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US Olympic shooters caught in political crossfire on guns
Mark A. Taff
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After winning the gold in skeet shooting in London four years ago, her fifth Olympic medal, Kim Rhode expected to be asked about representing her country or her impressive Olympic record. Instead, she was asked about the movie-theater massacre in Aurora, Colo., which had happened 10 days earlier.
Olympic swimmers aren’t asked about pool safety. Cyclists aren’t asked about helmet laws. But the sport of Olympic target-shooting is inextricably linked with the American debate over guns, and given the intensity of the discussion, there’s no way to avoid it. Because of that, Rhode, who has been winning medals regularly since Atlanta in 1996 but remains largely anonymous among U.S. Olympians, said there is a “stigmatism attached to the sport.”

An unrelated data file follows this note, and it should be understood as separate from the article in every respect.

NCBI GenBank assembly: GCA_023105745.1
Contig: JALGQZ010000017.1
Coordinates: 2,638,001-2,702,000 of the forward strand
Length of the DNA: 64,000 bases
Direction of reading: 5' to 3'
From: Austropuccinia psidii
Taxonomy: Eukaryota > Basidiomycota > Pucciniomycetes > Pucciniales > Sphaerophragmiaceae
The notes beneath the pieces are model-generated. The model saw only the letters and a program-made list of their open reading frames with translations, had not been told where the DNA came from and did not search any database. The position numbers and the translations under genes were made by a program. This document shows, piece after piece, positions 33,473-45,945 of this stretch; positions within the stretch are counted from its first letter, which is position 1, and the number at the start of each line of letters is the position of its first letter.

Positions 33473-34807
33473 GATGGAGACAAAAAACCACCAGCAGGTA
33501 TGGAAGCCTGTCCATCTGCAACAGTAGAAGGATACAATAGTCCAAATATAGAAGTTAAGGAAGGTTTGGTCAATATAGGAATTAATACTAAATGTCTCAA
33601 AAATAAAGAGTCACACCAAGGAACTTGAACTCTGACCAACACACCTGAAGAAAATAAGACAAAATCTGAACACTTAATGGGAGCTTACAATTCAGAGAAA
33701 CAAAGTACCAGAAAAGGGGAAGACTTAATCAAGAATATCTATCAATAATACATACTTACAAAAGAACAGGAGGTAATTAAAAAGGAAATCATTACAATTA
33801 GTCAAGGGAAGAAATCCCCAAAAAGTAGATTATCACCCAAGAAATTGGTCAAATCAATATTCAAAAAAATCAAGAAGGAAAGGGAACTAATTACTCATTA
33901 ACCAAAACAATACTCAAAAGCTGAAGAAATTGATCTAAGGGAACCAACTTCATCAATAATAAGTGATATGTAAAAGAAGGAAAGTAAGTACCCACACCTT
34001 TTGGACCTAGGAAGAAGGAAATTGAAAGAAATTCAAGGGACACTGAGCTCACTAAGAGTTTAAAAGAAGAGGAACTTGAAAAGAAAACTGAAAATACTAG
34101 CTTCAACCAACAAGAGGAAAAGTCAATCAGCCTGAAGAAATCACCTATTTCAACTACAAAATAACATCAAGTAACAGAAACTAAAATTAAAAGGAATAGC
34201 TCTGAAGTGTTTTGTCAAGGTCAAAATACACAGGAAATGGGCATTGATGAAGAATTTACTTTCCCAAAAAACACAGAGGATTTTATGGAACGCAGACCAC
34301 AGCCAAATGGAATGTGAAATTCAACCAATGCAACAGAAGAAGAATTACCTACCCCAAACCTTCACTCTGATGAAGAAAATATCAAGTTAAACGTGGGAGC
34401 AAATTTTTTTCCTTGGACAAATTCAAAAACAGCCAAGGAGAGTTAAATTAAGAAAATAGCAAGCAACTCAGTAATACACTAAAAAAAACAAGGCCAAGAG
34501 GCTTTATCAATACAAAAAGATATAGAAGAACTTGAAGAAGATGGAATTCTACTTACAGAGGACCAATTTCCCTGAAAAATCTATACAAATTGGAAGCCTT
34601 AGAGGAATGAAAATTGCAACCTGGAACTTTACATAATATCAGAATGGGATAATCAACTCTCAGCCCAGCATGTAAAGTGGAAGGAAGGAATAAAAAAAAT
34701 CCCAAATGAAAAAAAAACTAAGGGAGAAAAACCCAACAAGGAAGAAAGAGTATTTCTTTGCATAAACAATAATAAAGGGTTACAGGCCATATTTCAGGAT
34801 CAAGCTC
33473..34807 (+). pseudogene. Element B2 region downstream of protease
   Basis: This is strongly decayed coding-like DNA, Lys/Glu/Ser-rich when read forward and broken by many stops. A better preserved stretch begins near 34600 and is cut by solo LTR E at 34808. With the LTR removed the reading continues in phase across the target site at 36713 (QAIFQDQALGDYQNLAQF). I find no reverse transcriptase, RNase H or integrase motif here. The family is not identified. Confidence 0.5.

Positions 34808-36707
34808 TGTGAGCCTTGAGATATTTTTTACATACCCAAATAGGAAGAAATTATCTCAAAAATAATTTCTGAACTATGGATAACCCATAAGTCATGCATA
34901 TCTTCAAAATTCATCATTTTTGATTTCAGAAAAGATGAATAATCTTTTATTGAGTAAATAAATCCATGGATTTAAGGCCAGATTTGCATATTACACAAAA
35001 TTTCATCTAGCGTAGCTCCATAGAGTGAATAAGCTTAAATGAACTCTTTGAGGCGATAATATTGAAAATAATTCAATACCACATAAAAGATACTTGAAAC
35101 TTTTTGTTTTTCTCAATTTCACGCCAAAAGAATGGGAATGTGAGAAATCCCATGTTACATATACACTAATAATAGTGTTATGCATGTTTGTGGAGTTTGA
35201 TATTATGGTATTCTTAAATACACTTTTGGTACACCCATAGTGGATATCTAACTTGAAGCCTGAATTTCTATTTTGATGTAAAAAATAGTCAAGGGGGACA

|I had to sit thru a dreary basketball game, hoping to see women's archery, but no, no coverage there either.